-- While the Senate did not pass any of the four gun safety measures that came to the floor for votes this evening, lawmakers continue to work on a narrower proposal that could receive enough bipartisan support to advance.
In a nod to Republicans’ concerns about due process for those unjustifiably blocked from buying guns, Collins’ proposal would allow individuals to appeal decisions blocking purchases, and it would award attorney fees if they are successful.
The Maine Republican’s plan also includes a provision that would require alerting the FBI if someone who has been on the no-fly or selectee list within the last five years buys a gun. This look-back proposal – which appears in some form in the Feinstein bill — would have flagged Orlando gunman Omar Mateen, who spent 10 months on a terrorist watch list.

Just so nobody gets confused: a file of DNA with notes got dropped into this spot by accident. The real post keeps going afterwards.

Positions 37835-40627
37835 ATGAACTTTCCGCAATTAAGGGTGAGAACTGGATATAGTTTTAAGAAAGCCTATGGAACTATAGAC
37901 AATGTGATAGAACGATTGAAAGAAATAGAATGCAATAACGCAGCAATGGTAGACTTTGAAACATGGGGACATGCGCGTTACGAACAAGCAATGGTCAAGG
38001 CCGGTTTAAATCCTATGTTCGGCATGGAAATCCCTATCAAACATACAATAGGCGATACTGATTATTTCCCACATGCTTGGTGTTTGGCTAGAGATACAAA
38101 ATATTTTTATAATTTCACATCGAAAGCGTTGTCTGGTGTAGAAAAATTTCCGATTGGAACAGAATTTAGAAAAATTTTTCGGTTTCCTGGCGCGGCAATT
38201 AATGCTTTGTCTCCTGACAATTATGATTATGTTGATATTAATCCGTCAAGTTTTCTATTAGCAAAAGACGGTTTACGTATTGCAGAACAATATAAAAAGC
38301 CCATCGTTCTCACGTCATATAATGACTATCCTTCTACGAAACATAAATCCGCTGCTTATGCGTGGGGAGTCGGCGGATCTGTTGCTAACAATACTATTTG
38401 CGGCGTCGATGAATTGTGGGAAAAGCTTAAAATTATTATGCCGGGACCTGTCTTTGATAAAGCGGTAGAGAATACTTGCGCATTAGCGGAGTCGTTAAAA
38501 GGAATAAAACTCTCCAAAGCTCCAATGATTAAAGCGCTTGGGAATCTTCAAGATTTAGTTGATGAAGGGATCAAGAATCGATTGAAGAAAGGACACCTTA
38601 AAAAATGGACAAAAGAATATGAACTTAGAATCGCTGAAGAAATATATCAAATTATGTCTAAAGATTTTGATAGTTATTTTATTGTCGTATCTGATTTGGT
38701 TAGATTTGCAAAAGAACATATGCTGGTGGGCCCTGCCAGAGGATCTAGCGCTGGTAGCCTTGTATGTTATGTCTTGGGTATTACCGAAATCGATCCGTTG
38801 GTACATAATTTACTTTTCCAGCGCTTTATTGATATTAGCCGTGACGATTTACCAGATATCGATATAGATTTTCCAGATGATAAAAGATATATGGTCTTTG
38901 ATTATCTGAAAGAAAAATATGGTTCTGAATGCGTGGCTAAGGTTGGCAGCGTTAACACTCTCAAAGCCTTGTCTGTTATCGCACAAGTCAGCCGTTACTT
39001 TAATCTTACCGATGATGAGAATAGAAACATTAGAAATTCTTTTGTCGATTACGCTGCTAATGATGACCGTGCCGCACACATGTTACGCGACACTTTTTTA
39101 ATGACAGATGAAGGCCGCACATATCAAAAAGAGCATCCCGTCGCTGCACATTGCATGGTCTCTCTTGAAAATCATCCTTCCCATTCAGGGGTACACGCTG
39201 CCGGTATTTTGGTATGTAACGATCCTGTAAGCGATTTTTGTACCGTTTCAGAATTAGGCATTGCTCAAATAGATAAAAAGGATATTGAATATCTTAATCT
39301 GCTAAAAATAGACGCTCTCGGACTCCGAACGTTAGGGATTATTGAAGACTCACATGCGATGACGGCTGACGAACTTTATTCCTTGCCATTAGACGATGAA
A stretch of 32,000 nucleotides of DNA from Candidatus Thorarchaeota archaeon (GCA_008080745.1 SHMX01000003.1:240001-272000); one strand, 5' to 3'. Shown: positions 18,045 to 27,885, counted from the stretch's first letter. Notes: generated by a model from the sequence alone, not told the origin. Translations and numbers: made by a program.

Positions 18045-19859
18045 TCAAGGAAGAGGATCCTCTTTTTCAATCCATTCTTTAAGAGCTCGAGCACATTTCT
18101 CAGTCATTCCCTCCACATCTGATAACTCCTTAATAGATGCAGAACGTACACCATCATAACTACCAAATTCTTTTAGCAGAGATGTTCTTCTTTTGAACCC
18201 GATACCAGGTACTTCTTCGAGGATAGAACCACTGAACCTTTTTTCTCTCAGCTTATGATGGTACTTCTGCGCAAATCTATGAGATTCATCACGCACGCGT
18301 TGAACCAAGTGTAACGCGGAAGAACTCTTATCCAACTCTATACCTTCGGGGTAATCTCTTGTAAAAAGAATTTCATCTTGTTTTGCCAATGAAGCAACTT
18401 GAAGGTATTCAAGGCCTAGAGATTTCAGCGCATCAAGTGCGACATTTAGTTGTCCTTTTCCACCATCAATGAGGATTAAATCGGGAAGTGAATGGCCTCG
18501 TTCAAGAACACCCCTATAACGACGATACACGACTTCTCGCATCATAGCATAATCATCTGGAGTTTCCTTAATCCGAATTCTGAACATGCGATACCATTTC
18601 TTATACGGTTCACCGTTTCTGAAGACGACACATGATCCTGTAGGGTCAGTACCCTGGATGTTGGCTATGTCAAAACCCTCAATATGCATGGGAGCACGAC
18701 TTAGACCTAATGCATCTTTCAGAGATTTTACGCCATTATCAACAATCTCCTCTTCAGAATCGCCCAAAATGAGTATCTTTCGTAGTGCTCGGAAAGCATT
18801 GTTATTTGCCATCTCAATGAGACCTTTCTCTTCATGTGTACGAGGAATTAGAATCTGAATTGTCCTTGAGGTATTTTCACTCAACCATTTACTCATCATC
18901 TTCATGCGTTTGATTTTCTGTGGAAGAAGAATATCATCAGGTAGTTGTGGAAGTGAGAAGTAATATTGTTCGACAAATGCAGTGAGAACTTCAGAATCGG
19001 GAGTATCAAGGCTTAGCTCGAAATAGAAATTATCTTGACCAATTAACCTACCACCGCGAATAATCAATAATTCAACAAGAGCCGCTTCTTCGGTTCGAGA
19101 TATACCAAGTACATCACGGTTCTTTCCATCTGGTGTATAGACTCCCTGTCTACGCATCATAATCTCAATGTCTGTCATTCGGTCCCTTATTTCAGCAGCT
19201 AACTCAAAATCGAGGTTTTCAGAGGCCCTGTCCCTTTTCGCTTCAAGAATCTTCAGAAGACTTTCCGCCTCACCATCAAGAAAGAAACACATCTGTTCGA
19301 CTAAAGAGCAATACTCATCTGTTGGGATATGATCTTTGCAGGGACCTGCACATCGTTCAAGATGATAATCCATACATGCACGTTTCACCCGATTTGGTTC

Members of Congress may agree on providing the FBI with additional counterterrorism resources. House and Senate appropriators have signaled a willingness to consider providing more funding to law enforcement after the June 12 Orlando shooting.
Beyond votes this week, advocates on both sides of the gun safety debate will continue to make their case.
Chris Cox, the top lobbyist for the NRA, said on “This Week” the group is planning to support like-minded candidates on the ballot this year.
“We’re going to use that money to get out and communicate with gun owners across this country and … let them know what’s at stake in this election,” he said.
ABC’s Ali Rogin contributed to this report.